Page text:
Study: Effectiveness of Half the Care Delivered is Unknown
5 MINUTE READ
The New York Times highlights the importance of basing medical decisions on good evidence…and the reality is that we still don’t know the effectiveness of many medical treatments.
Dr. Eric Berman, Executive Medical Director for Medical Policy & Clinical Innovation
Sometimes it’s useful to be reminded of what we don’t know.
I had that thought last month while reading an article in The New York Times about a recent study in the British Medical Journal (BMJ). The BMJ analysis examined the scientific evidence behind thousands of medical treatments in common use today. Here’s what it found:
In some cases, the latter treatments were put into practice long before evidence-based standards were established, and they simply have never been thoroughly tested. In other cases, experimental treatments may come into practice based on promising preliminary reports, which may or may not be borne out through more extensive study.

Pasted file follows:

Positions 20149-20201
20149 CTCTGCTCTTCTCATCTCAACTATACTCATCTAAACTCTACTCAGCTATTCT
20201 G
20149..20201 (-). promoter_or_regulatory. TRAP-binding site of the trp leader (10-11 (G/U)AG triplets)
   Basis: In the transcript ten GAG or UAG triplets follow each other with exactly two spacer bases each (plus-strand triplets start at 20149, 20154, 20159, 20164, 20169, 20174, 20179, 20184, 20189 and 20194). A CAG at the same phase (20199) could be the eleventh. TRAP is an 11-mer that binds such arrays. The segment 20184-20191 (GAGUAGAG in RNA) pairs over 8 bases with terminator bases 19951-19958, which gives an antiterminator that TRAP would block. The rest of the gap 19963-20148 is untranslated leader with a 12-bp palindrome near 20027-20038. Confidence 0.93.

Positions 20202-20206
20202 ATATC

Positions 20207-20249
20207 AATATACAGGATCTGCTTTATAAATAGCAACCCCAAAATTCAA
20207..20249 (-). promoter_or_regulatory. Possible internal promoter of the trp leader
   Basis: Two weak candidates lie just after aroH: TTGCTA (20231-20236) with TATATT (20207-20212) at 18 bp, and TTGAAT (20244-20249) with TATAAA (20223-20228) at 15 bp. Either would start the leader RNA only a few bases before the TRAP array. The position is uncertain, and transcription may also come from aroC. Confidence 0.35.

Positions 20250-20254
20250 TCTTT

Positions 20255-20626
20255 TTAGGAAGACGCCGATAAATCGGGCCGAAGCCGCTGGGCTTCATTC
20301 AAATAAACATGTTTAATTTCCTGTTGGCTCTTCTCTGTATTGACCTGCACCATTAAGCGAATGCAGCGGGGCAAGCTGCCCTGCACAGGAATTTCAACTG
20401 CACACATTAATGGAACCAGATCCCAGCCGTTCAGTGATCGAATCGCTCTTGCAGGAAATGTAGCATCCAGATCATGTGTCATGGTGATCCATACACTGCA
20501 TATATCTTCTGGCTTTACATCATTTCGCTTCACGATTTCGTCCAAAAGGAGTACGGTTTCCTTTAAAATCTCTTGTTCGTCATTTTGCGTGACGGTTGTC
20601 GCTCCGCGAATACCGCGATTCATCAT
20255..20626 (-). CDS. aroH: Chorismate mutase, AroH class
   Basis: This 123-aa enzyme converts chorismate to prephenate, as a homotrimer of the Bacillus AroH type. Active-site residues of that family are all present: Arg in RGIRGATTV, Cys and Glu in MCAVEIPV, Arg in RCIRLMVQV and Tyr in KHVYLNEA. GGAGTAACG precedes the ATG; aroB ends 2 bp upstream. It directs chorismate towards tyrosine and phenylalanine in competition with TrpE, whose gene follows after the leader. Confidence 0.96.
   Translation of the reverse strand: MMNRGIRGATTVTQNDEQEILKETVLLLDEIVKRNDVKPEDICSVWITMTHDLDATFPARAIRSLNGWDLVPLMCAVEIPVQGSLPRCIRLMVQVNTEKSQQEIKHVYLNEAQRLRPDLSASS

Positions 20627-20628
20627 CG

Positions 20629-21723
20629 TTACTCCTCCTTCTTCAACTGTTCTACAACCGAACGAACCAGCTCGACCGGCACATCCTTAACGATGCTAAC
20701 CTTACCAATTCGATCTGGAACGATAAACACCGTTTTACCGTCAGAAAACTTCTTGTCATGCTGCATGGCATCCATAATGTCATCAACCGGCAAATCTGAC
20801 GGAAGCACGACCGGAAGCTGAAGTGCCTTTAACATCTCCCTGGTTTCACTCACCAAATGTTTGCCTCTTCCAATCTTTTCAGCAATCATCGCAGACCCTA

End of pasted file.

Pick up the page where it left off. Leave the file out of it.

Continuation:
Either way, the BMJ analysis is a useful reminder of why we at Horizon Blue Cross Blue Shield of New Jersey (Horizon BCBSNJ) have such rigorous medical policies governing the treatments that can be prescribed for our members.
For example, our medical policy team, made up of licensed physicians, nurses and other health care professionals, continually reviews the scientific literature for the latest information about the safety and effectiveness of new and existing medical treatments, procedures and drugs. And our Clinical Policy Committee – comprising Horizon medical experts and practicing physicians in New Jersey – meets monthly to review and update the more than 720 detailed medical policies that guide our decision-making (for more information about our medical policies, see “Getting the Most of Your Coverage: Seven Things to Know About Medical Policies”).
What the BMJ study also tells us is that patients who raise questions about their treatment deserve to understand what’s known – and what may not be known – about the medical care being prescribed. Those conversations should not be avoided, they should be encouraged. In the end, improving the quality and affordability of health care can only occur when all of us involved – doctors, patients, and insurers – work together to build evidence-based models of care that takes into account the relevant scientific evidence, clinical judgement and patient preferences.
Click here to read the full New York Times article.